`Identity' attracts some of social science's liveliest and most passionate debates. Theory abounds on matters as disparate as nationhood, ethnicity, gender politics and culture. However, there is considerably less investigation into how such identity issues appear in the fine grain of everyday life. This book gathers together, in a collection of chapters drawing on ethnomethodology and conversation analysis, arguments which show that identities are constructed `live' in the actual exchange of talk. By closely examining tapes and transcripts of real social interactions from a wide range of situations, the volume explores just how it is that a person can be ascribed to a category and what features about that category are cons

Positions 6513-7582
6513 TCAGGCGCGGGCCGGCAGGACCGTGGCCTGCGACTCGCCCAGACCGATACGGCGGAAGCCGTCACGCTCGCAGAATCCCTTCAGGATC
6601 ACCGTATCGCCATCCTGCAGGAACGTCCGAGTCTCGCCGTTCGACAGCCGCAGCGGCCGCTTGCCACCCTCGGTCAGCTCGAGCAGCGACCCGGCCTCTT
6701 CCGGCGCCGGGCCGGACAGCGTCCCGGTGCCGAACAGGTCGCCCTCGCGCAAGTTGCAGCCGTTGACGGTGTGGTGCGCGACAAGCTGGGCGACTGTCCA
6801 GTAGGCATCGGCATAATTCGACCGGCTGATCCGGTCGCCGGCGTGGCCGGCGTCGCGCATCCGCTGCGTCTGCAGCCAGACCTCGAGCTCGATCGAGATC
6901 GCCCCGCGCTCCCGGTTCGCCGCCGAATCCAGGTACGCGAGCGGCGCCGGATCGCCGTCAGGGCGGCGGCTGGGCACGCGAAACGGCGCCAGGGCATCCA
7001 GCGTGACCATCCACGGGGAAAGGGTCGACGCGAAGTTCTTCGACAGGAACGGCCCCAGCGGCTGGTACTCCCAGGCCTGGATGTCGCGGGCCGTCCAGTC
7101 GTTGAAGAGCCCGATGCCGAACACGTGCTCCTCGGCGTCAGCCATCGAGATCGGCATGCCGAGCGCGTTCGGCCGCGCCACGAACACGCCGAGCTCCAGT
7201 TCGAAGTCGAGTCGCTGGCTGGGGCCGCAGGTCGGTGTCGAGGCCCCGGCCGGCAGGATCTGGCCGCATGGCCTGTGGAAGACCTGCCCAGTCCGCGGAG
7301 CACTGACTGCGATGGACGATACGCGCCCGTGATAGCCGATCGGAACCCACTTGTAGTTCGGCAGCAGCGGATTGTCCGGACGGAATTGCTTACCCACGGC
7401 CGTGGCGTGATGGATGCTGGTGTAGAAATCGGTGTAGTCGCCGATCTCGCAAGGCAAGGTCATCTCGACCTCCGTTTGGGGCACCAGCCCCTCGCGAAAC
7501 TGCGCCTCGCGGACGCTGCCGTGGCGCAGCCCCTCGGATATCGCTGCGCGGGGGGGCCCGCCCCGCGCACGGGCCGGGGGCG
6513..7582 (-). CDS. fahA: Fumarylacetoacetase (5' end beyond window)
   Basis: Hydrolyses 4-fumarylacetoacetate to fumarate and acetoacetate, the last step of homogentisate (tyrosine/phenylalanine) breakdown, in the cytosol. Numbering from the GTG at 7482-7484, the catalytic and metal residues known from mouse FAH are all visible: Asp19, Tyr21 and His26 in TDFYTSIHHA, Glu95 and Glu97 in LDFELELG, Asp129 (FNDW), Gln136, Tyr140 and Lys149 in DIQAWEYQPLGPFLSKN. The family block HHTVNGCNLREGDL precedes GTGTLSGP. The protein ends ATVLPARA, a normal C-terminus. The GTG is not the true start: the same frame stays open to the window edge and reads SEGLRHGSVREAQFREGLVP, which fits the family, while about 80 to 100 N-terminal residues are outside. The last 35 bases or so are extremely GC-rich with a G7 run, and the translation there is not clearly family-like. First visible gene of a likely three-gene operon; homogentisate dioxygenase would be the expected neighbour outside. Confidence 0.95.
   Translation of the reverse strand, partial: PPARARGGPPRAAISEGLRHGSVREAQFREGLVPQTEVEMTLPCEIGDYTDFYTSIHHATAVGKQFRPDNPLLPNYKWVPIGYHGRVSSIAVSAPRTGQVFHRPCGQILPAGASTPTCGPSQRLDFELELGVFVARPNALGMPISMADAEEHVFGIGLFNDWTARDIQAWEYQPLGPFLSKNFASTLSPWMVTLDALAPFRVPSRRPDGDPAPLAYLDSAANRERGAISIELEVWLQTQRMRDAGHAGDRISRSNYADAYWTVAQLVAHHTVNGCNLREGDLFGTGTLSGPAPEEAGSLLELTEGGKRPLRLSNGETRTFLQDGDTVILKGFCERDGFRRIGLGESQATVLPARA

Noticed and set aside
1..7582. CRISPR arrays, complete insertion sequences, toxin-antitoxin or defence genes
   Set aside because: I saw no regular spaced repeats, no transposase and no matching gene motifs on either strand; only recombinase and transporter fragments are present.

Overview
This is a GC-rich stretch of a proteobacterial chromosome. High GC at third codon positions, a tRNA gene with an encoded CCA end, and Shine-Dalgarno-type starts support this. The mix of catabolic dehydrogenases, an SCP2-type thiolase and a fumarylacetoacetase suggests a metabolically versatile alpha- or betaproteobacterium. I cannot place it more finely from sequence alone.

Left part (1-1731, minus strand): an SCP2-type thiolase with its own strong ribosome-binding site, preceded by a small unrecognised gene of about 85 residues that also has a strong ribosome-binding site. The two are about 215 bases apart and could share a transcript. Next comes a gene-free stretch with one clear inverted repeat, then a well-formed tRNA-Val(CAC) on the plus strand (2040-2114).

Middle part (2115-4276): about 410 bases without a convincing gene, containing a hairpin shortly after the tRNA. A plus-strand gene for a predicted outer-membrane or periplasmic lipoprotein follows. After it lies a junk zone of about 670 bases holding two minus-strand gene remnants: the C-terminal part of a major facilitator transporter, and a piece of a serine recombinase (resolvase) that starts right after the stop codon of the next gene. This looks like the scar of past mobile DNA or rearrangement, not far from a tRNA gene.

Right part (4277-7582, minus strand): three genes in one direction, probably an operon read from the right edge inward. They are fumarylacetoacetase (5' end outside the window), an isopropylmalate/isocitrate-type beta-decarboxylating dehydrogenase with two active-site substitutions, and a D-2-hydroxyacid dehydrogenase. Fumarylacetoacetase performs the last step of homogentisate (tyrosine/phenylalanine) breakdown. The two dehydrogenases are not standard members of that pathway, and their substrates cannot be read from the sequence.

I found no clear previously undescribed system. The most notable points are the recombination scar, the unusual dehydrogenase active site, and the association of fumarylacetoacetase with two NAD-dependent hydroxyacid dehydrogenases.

Chapter 1: Identity as an Achievement and as a Tool
Identity as an Achievement and as a Tool
This book is about identity, of course, but browsing readers who flip through its pages might wonder at the presence of so many lines of transcribed talk, often laced around with a filigree of curious symbols. What has talk got to offer us, they will ask, in trying to understand identity? Are the contributors recommending that we ask people to tell us who they are, and treat them as informants about what identities they have, and about what those identities lead them to think and do? No, it is not that. The contributors to this book do not want to treat people as informants, nor do they want ...